He received a star on the Hollywood Walk of Fame on September 18, 2003.[citation needed]
Duvall has periodically worked in television during from the 1990s on. He won a Golden Globe Award and garnered an Emmy nomination for his portrayal of Joseph Stalin in the 1992 television film Stalin. He was nominated for an Emmy again in 1997 for portraying Adolf Eichmann in The Man Who Captured Eichmann. In 2006, he won an Emmy for the role of Prentice "Print" Ritter in the revisionist Western miniseries Broken Trail.
In 2005, Duvall was awarded a National Medal of Arts by President George W. Bush at the White House.[28]
Duvall founded a production company, Butcher's Run Films

joi, 11 aprilie 2013

Success 2013: Dr Ronald Coy Jones, chief surgery resident at Parkland Memorial Hospital on November 22, 1963. He was one of the first doctors to see the president Kennedy and saw his neck wound before the tracheotomy was performed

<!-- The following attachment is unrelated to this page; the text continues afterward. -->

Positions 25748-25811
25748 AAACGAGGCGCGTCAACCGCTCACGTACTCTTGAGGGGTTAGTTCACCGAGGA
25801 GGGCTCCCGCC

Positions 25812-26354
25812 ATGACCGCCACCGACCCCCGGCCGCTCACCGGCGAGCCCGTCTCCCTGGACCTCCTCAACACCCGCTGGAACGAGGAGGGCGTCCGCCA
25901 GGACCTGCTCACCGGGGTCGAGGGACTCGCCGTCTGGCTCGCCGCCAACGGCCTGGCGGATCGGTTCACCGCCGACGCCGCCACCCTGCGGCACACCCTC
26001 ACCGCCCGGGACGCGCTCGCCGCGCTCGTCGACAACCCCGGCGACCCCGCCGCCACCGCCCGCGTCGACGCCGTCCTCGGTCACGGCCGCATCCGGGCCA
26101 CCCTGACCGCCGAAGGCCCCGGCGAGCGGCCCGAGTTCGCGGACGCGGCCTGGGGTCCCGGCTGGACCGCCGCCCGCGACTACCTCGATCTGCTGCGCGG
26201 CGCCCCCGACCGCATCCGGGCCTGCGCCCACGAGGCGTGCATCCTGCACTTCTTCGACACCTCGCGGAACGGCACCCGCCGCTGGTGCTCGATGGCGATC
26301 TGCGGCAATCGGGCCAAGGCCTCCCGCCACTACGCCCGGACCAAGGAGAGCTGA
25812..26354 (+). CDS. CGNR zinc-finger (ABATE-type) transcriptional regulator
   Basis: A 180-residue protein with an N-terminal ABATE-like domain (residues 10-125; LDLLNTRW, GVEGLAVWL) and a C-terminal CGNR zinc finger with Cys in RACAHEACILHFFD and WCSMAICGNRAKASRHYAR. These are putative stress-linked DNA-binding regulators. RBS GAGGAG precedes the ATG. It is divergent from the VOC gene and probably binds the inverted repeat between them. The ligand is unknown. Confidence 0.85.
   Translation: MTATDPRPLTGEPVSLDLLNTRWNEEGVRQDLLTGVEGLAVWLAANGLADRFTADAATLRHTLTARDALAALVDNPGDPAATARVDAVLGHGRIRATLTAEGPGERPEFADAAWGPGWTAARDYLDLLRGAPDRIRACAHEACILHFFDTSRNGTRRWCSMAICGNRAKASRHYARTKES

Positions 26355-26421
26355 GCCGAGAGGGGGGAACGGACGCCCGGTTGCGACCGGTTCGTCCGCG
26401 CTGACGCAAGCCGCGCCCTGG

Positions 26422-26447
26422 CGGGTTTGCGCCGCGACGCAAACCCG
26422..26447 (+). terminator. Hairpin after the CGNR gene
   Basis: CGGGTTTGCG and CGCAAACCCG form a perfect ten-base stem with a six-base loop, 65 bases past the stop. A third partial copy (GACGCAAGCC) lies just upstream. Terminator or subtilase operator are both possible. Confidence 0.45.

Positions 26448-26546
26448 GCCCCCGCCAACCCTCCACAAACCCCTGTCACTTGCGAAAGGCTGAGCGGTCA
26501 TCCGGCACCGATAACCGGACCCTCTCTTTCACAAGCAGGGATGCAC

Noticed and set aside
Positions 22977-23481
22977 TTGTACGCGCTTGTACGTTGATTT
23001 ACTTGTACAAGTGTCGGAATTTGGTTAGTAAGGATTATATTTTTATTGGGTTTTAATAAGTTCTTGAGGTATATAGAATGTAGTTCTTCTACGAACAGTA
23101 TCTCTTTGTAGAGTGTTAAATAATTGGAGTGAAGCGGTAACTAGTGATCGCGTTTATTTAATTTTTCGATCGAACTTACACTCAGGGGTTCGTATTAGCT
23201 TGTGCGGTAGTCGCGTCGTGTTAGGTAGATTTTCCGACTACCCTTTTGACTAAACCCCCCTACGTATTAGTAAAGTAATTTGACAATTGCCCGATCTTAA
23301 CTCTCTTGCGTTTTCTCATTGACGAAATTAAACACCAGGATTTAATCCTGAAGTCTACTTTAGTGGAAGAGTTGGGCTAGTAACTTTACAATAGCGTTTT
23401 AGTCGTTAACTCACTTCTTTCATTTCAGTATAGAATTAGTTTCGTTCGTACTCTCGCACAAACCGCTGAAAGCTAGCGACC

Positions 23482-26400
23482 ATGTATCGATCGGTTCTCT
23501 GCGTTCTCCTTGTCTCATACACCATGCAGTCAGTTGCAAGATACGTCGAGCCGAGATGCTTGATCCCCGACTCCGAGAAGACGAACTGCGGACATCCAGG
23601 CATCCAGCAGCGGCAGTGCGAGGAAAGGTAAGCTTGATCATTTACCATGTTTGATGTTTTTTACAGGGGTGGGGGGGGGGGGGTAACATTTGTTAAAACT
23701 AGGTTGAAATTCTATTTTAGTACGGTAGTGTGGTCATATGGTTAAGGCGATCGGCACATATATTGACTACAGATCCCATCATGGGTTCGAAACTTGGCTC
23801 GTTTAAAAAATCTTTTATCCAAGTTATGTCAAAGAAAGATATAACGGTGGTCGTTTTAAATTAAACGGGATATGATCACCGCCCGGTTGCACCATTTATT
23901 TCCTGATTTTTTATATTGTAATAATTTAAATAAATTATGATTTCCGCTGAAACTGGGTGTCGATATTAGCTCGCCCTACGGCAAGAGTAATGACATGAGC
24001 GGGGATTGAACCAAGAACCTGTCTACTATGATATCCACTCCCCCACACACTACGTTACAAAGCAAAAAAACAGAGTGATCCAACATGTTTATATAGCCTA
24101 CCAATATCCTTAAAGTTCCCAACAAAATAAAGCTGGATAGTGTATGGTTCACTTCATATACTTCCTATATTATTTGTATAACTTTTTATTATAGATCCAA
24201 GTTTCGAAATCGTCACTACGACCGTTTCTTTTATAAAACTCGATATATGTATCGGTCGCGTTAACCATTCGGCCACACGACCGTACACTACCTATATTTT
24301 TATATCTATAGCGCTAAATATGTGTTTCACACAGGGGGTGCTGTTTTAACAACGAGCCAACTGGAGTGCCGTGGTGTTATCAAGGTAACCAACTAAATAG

Dr. Ronald C. Jones was chief surgery resident at Parkland Memorial Hospital on November 22, 1963. He was having lunch when he received word that the president had been shot and was en route to the hospital. He and Dr. Malcolm Perry immediately ran to the emergency room, where they joined other physicians in the effort to resuscitate the president. Jones' continued involvement in the assassination includes a 1964 interview by the FBI and the Warren Commission, appearances in numerous books and documentaries about the death of President Kennedy and an interview by the Assassination Records Review Board in 1998. Since 1987, Jones has served as chief of surgery at Baylor University Medical Center in Dallas.
Dr. Ronald Jones was one of the first doctors to see the president at Parkland Hospital.
He saw the neck wound before the tracheotomy was performed.

He says that the wound in the throat is consistent with an exit wound of a very low velocity missile.

Arlen Specter asked Dr. Jones if he saw any wounds. Dr Jones responded he saw a small wound in the neck no greater than a quarter inch in diameter.

Mr. SPECTER - Did you observe any wounds?